Redondo Beach’s Paul Senior to climb One World Trade for charity

Redondo Beach resident Paul Senior will be climbing 90 flights of stairs up One World Trade Center twice for charity on Sunday, May 17. Photo
Redondo Beach resident Paul Senior will be climbing 90 flights of stairs up One World Trade Center twice for charity on Sunday, May 17. Photo

Redondo Beach resident Paul Senior will be climbing 90 flights of stairs up One World Trade Center twice for charity on Sunday, May 17. Photo

Paul Senior is 70 years old, and on Sunday, May 17, he’s going to climb one flight of stairs at the World Trade Center for every year that he’s been alive.

Then he’s going to climb 20 more. Then, he says, he’s going to do it all over again, totalling 180 flights.

Senior is taking part in the first annual Stephen Siller Tunnel to Tower climb, a trek up the 90 flights of the One World Trade Center in honor of the New York Fire Department firefighter who lost his life on September 11, 2001 after running from the Brooklyn Battery Tunnel to the Twin Towers, carrying 60 pounds of gear.

This will be Senior’s seventh stair-climbing event. He is twelfth-ranked in his division by the U.S.A. Stair Climbing Association, having not participated in a single such event before 2014.

Before that, Senior hadn’t participated in an athletic event in years — and more amazingly, he didn’t begin going to the gym with regularity until he was 64 years old.

Now, he’s a regular at the Beach Cities Health District’s Center for Health and Fitness — and bordering on a fanatic, the type of person who’ll occasionally take three fitness classes a day when he’s not working with his trainer.

But Senior doesn’t see himself as a fanatic — he’s just diligent, he says. “I’m new to this gym stuff,” he said.

Senior has boundless energy, demonstrated by his two rapid ascents up the staircase at Redondo Beach’s Avenue C and the Esplanade. He moves fast, thinks fast and talks fast. “I’m an exception because I do this and I’m 70 and I’ve gotten myself in good shape because of these people,” he said. “I don’t consider myself a freak of nature — it just so happens that, for whatever reason, I never got injured when I was younger. I know I’m not the only one that can do this.”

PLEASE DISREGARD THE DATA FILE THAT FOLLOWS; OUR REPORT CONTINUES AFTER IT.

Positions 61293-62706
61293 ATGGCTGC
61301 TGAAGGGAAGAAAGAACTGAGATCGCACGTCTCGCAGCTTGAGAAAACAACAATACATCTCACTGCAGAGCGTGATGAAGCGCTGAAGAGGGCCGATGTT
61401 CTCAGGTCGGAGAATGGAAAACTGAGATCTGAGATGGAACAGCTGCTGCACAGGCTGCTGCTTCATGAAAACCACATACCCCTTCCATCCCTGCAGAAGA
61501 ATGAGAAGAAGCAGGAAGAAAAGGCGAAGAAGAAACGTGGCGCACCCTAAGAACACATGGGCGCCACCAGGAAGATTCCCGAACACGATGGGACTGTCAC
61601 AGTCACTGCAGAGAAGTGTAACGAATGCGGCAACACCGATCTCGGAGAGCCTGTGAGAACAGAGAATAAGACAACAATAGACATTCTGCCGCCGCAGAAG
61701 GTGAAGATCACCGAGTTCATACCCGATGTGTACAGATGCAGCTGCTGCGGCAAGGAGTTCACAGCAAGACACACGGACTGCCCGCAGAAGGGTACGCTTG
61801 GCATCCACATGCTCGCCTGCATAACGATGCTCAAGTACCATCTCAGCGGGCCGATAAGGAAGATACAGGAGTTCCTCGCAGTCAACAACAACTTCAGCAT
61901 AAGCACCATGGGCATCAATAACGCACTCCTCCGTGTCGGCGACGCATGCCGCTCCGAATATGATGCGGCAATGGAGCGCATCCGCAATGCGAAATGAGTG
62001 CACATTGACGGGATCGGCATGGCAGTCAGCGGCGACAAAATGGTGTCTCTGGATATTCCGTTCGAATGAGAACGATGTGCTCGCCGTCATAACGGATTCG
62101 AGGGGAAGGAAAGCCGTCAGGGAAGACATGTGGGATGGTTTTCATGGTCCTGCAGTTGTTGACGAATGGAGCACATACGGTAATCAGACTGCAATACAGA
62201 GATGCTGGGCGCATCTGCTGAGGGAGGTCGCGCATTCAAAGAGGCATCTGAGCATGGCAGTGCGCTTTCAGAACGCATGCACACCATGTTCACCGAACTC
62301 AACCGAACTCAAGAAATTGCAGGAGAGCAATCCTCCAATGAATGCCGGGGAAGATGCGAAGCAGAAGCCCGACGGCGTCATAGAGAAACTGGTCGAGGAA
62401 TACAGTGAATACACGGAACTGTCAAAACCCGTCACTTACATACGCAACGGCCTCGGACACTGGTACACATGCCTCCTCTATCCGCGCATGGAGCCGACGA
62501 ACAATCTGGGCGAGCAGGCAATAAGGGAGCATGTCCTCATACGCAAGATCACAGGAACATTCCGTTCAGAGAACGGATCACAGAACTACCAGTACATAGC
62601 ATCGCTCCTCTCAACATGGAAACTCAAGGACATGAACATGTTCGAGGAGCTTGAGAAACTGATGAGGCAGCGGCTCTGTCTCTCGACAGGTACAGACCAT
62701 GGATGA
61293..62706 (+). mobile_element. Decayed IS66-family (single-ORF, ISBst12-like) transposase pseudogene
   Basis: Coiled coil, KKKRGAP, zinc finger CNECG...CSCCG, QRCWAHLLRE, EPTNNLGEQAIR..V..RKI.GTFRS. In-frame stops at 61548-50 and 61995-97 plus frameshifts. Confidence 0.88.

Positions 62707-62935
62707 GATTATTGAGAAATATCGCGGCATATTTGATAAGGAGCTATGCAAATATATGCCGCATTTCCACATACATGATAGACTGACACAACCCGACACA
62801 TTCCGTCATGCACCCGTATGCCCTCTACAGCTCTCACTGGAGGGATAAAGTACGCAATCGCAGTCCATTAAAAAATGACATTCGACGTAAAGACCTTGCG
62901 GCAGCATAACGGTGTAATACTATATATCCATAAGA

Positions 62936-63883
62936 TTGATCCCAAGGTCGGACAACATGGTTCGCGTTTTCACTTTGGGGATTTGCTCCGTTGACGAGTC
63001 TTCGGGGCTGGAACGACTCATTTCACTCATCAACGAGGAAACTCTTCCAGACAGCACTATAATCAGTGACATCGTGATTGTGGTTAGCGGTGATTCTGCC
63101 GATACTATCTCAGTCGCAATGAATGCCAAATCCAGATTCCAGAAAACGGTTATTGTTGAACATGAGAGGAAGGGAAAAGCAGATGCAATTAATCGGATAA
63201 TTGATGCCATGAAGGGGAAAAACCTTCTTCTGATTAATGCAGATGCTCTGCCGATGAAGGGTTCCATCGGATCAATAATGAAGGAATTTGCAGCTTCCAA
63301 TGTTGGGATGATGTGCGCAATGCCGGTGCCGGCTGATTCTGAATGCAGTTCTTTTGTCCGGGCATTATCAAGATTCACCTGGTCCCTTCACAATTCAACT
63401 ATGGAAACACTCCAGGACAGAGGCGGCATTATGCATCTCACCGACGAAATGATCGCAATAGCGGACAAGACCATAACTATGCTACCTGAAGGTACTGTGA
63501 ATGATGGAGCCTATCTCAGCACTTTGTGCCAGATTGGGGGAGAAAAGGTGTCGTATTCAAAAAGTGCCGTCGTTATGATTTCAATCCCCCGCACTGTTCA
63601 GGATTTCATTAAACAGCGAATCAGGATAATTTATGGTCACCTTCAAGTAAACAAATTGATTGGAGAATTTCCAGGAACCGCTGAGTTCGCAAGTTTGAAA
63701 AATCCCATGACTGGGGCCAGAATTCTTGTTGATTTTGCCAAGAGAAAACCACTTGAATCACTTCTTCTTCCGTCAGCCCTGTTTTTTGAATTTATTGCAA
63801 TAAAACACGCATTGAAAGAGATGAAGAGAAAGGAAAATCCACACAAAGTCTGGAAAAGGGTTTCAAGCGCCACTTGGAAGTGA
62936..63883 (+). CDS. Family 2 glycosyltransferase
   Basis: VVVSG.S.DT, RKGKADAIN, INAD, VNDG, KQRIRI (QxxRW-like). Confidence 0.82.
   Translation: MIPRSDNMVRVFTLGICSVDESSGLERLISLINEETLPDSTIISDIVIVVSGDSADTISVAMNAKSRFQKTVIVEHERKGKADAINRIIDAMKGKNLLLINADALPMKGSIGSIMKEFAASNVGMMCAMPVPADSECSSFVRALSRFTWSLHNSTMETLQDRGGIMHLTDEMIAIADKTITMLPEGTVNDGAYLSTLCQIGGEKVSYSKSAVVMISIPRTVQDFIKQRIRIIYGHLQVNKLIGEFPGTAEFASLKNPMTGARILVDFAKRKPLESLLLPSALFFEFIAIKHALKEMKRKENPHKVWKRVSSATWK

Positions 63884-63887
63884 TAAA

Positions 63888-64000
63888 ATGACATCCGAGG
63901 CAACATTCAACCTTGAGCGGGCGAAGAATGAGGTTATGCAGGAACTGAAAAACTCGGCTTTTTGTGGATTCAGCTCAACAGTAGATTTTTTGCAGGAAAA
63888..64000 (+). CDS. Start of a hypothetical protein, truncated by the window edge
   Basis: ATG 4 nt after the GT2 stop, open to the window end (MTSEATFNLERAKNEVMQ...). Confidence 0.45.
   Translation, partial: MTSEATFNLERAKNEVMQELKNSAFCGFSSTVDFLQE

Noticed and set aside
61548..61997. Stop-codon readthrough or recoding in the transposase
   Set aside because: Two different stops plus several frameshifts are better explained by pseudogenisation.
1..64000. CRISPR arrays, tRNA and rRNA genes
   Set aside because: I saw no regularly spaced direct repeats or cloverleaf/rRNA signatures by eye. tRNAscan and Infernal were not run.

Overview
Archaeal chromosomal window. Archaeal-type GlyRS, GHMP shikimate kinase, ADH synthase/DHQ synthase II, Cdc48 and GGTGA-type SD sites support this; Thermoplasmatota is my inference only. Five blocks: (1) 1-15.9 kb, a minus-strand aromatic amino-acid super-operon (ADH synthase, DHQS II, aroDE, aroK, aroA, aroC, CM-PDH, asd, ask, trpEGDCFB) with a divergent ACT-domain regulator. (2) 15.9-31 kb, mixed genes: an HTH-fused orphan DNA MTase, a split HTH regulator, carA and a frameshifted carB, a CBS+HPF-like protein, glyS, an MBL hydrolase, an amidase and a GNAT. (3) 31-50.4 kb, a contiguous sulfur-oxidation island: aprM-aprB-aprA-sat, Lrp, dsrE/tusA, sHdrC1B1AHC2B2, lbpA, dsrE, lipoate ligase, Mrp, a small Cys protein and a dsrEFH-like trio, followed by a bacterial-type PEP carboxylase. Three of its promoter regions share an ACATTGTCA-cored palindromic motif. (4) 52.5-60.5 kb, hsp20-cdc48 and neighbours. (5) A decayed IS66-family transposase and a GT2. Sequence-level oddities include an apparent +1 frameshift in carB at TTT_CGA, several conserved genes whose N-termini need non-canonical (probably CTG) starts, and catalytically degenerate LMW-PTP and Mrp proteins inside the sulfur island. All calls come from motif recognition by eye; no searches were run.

His trainer, Derick Malit, understands Senior’s enthusiasm. “Paul visualized his ‘fitness career’ as his new job,” Malit said and as with any job, there comes a uniform. Senior patterned his after Malit, with bright training shoes, bright, matching socks and a matching, form-fitting t-shirt.  “With any goal there is a plan, an organized attack to solve the problem, and within that drive you have to show up to work in your uniform and do what your boss says,” Malit said, noting that Senior’s fitness improved to the point that he could qualify for the Army Rangers.

At this point, Senior’s taking all of the classes he can — even the ones that younger men, he says, are afraid of doing.

“I don’t know if it’s because I’ve got no shame and when you’re old you can do whatever you want. I can take all these courses where younger guys don’t want to do Zumba, or yoga,” he said, smiling. “One thing about being a guy at the gym at these classes, I get a lot of support from all of women who are there — but only now that I’m an old married guy. Where were these women when I was younger?”

He smiles broadly, even when trepidation at the climb ahead of him sinks in. It’s no short climb, totaling out to 1970 steps, but he’s keeping his eyes forward. After all, it is a charity event supporting injured first responders and service members. He’s already put $125 of his own money toward the fundraiser.

“It sounds impressive, 90 flights,” he said, “but it’s one step at a time, two at a time, for as long as I can, one foot in front of the other.”

For more information, and to sponsor Paul Senior’s climb, go to


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